White Rose University Consortium logo
University of Leeds logo University of Sheffield logo York University logo

Characterization of the human Pif1 helicase as a potential cancer-therapy target

Dehghani-Tafti, Saba (2018) Characterization of the human Pif1 helicase as a potential cancer-therapy target. PhD thesis, University of Sheffield.

[img] Text (Thesis)
Thesis S Dehghani-Tafti.pdf
Restricted until 31 December 2024.

Request a copy
Text (embargo approval)
Available under License Creative Commons Attribution-Noncommercial-No Derivative Works 2.0 UK: England & Wales.

Download (237Kb) | Preview


Pif1 is a multifunctional 5´ → 3´ superfamily 1 (SF1) helicase that is conserved in eukaryotes and also some prokaryotes. In addition to unwinding activity, the protein is a G-quadruplex (G4) DNA binding protein and strand annealing enzyme. Eukaryotic Pif1 proteins have roles in mitochondrial and nuclear genome stability and S-phase completion that are best characterised in S. cerevisiae. Pif1 knock-out mice are normal and recent studies show that the functions of human Pif1 (hPif1) only become critical for survival of some tumour cells during oncogene-induced replication stress, indicating that the enzyme is a potential cancer therapy target. However, hPif1 is poorly characterised at the structural and biochemical level and its function(s) critical for tumour cell survival are unknown. Here, a structure-function study and a discovery campaign to identify small molecule inhibitors of hPif1 was initiated. A recombinant E. coli expression system was developed for hPif1 yielding milligrams to tens-of-milligrams of highly purified intact enzyme or truncation mutants encompassing helicase core (helicase domain, hPif1-HD). hPif1 crystal structures for the apo (1.4Å) as well as ATP hydrolysis ground (1.1Å) and transition state (3.9Å), representing structural events along the chemical reaction coordinate, were obtained. Comparisons with the structures of yeast and bacterial Pif1 reveal a conserved ssDNA binding channel in hPif1 that was demonstrated to be critical for single-stranded DNA binding during unwinding, but not the binding of G quadruplex DNA. Mutational analysis suggests that while the ssDNA-binding channel is important for helicase activity, it is not used in DNA annealing. Structural differences, in particular in the DNA strand separation wedge region, highlight significant evolutionary divergence of the human Pif1 protein from bacterial and yeast orthologues. Libraries of drug-like molecules and chemical fragments were screened in vitro for inhibitors of hPif1 helicase activity and, using a protein thermal shift assay, direct binding. This screening identified chemical entities, some of which demonstrated preferential inhibition of hPif1 helicase activity compared to the SF1 helicase hUPF1, with the potential to progress in development to effective inhibitors. The established hPif1 crystallisation conditions were used to exploit the XChem fragment-based screening service at the Diamond Light Source national facility. A 233.3 Da chemical entity, EN300-02473, was identified in a 1.73Å crystal structure bound in a pocket between domains 2A and 2B of hPif1, close to the ssDNA binding site. EN300-02473 and two structurally related analogues inhibited hPif1 helicase activity in vitro with IC50 values from 80-110 μM and significant selectivity relative to hUPF1. Together, the findings reported here will serve as a platform to dissect and target hPif1 functions in intact cells.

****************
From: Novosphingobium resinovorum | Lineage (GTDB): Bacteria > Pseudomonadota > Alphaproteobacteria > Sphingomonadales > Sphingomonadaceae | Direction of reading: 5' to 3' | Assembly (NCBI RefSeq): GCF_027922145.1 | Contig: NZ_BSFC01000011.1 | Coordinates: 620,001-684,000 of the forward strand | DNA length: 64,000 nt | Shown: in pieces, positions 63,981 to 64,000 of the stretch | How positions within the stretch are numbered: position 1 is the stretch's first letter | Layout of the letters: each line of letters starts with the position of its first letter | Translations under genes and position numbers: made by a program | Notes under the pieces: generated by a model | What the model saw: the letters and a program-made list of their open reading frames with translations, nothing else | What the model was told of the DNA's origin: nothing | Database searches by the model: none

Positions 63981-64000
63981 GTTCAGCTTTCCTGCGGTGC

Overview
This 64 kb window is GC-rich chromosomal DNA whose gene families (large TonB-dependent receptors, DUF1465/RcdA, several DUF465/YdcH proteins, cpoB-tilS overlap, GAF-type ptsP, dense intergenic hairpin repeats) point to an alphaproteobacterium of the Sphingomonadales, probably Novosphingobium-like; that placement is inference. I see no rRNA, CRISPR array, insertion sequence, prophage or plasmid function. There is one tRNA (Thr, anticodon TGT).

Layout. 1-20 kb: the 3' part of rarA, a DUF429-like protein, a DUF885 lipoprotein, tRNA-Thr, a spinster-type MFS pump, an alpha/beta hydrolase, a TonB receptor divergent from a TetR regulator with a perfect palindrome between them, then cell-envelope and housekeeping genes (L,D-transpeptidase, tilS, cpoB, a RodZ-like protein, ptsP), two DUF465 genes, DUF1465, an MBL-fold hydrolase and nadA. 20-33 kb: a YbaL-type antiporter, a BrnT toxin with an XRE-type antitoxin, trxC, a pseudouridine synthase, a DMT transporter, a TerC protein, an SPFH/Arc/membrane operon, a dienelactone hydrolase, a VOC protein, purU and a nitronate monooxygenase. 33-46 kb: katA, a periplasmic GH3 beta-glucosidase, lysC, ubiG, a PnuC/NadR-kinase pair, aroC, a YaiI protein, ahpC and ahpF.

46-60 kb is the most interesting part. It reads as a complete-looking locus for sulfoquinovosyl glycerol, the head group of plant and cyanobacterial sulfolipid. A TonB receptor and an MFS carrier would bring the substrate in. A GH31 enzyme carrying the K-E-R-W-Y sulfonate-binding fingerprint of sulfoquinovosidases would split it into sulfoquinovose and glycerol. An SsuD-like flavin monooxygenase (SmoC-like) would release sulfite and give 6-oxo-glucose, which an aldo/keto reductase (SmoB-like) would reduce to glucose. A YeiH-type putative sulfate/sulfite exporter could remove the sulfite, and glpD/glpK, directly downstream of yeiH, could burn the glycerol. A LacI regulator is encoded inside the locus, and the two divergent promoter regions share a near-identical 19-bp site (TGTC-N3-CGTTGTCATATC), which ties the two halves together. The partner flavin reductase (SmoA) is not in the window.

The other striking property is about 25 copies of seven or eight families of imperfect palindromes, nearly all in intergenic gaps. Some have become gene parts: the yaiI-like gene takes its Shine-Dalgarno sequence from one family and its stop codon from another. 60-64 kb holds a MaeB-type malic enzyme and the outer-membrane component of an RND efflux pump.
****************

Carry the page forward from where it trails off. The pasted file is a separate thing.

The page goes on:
Item Type: Thesis (PhD)
Academic Units: The University of Sheffield > Faculty of Medicine, Dentistry and Health (Sheffield) > Medicine (Sheffield)
Depositing User: Miss Saba Dehghani-Tafti
Date Deposited: 25 Feb 2019 10:43
Last Modified: 25 Feb 2019 10:43
URI: http://etheses.whiterose.ac.uk/id/eprint/22834

Some parts of this thesis can be downloaded immediately using the 'Download' link(s) above. Other parts can be requested by using the 'Request a copy' link(s) above.
You can contact us about this thesis. If you need to make a general enquiry, please see the Contact us page.

Actions (repository staff only: login required)